Video artists Dropbear created the stop-motion animation for Opiuo’s electro-funk track Quack Fat using 240 audio cassettes, 5,600 feet of video tape, 108 floppy discs and an old Sony Walkman. The tapes and discs make good pixels.
A boy narrates what happens when a peaceful city is attacked by the dreaded Gray. Rogier Wieland’s awesome stop-motion short film for LEGO China keeps things fresh by constantly switching scales and perspectives.
The amazing music video for the lead single from Son Lux’s upcoming album Bones. The Made Shop’s Nathan Johnson and Katie Chastain used foam boards, pins and rubberized thread to mimic primitive polygonal graphics.
Bored at your desk? Got a hole punch, a notepad, and plenty of patience? Like artist Scott Blake, you too could create your own flipbook animation using these common office supplies. Too lazy for that? Just buy one that’s already made up.
Harris Loureiro spent six months making this stop-motion Transformers fan film, using nothing more than mech toys, cardboard, campy rock music and cartoon voice acting. Michael Bay could learn a thing or two from Harris.
Woodworker Frank Howarth shot nearly 6,000 stills, then assembled this stop-motion animation to create the illusion that his table saw and its accessories have lives of their own, and require no human intervention to operate.
Digital Wizards Studios used over $100,000 worth of LEGO to recreate some of the most memorable scenes from Jurassic Park. Though in the spirit of LEGO films and games they added humourous twists here and there as well.
A spot-on recreation of the classic clock tower sequence from Back to the Future, painstakingly animated using stop motion by Macro LEGO Universe. It’s so well done that we want to see the entire movie trilogy in LEGO.
Filmmaker Wilkie Branson created this beautiful and heartfelt animated short by hand-cutting more than 4,000 individual printouts of dance movements from his other film, then compositing them into larger than life backdrops.
Despite its deceptively simple visual style, Director Péter Vácz award-winning short film is a masterpiece of storytelling that will quickly draw you in to its world, as it brilliantly explores the tenuous nature of interpersonal relationships.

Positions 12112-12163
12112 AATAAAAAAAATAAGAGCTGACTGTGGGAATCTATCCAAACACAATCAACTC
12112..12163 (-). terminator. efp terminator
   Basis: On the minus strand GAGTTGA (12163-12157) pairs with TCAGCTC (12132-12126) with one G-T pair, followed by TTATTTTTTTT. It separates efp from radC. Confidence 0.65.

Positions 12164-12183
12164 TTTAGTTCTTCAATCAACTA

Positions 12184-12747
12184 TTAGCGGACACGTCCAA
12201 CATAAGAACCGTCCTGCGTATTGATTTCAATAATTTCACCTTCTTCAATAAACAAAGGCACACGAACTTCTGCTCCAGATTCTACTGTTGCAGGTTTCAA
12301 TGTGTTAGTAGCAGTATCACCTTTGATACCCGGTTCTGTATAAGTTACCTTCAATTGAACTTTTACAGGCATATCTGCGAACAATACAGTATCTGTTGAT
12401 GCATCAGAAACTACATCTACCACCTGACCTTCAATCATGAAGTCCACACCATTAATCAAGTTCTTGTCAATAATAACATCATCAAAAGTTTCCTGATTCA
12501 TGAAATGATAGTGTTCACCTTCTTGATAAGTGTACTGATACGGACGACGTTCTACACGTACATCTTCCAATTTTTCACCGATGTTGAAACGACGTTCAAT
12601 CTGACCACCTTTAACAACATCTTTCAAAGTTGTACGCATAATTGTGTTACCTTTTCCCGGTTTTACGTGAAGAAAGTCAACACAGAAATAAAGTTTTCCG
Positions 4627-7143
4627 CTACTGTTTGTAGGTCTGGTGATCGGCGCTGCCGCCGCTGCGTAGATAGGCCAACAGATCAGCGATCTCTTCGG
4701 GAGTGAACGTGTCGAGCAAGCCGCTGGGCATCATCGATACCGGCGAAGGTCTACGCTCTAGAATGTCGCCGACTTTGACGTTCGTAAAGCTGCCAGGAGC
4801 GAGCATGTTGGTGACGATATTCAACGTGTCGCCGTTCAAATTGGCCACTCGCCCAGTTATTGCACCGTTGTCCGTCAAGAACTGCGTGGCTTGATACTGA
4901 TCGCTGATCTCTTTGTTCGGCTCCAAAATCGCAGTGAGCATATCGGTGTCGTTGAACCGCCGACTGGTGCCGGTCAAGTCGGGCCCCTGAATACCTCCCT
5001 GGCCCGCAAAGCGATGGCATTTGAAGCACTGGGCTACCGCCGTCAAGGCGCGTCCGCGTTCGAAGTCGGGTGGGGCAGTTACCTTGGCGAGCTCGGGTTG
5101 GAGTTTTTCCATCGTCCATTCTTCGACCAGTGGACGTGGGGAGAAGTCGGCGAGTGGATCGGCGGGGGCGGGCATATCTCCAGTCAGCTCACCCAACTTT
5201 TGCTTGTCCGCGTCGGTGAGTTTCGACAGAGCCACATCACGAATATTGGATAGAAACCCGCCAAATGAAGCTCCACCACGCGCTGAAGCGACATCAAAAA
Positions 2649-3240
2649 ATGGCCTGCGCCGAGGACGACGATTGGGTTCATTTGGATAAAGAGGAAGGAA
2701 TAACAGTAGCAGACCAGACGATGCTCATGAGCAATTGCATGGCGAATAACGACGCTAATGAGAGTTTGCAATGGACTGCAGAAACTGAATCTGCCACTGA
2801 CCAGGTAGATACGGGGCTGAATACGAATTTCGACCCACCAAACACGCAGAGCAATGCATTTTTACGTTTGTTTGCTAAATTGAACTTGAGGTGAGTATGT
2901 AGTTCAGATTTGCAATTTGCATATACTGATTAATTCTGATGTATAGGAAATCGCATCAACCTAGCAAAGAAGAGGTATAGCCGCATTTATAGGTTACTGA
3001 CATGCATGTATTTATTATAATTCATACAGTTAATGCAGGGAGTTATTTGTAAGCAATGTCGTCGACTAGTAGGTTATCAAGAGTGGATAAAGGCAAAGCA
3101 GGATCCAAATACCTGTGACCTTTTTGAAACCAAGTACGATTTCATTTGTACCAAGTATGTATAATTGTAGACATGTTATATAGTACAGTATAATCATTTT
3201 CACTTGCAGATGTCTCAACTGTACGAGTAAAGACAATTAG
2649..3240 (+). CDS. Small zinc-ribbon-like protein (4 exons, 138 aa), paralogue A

LAIKA, the brilliant animators behind films like Coraline, ParaNorman and The Boxtrolls are auctioning off screen-used puppets and props from their films. A portion of the proceeds benefit The Art of Elysium, a non-profit arts organization.
Bricktease made this stop-motion LEGO recreation of the shower stabbing scene from Alfred Hitchcock’s classic Psycho. As a shot-for-shot remake, the tension is just as palpable as it was in the original movie.
Maxim Stick released this touching stop-motion animation which features 1,000 cafe lattes, each with a work of art drawn on top. They cheated a bit using stencils and cocoa powder instead of drawing in the foam, but its still well done.
Propadata Films created this stop-motion animation using over 10,000 hex nuts to paint a picture of manufacturing and the tools of industry. Though we can’t recommend using a flat-blade screwdriver on hex nuts.
The Dark Knight from the LEGO movies challenges the Man of Steel to a battle. For some reason. Superman doesn’t get it either and refuses to fight, but Bats is determined to throw everything but the Bat Kitchen Sink at him.
Husband and wife team Jenny Slate and Dean Fleischer-Camp are back with our favorite existential hero in a conch shell. Watch him talk about a grape and sing a heartbreaking rendition of A Perfect Day. He also has a new book.
Stop-motion animator Adam Brown appropriately used the discontinued Construx building toys in the music video for Construxon Time Again, a song by synthwave artist Jacob 2-2 (an alias that may also be familiar to ’80s kids).
A man passes by an overturned box on the sidewalk. He stoops to peek into its hole, and finds a pair of eyes staring back at him. Nirvan Mullick’s stop-motion short was inspired by Kobo Abe’s eponymous novel.
Frank Howarth loves to share videos of himself building wooden items, but this one is truly special. He chronicled how he built three bookcases using nearly 6,400 photos, making it seem like his woodshop had a life of its own.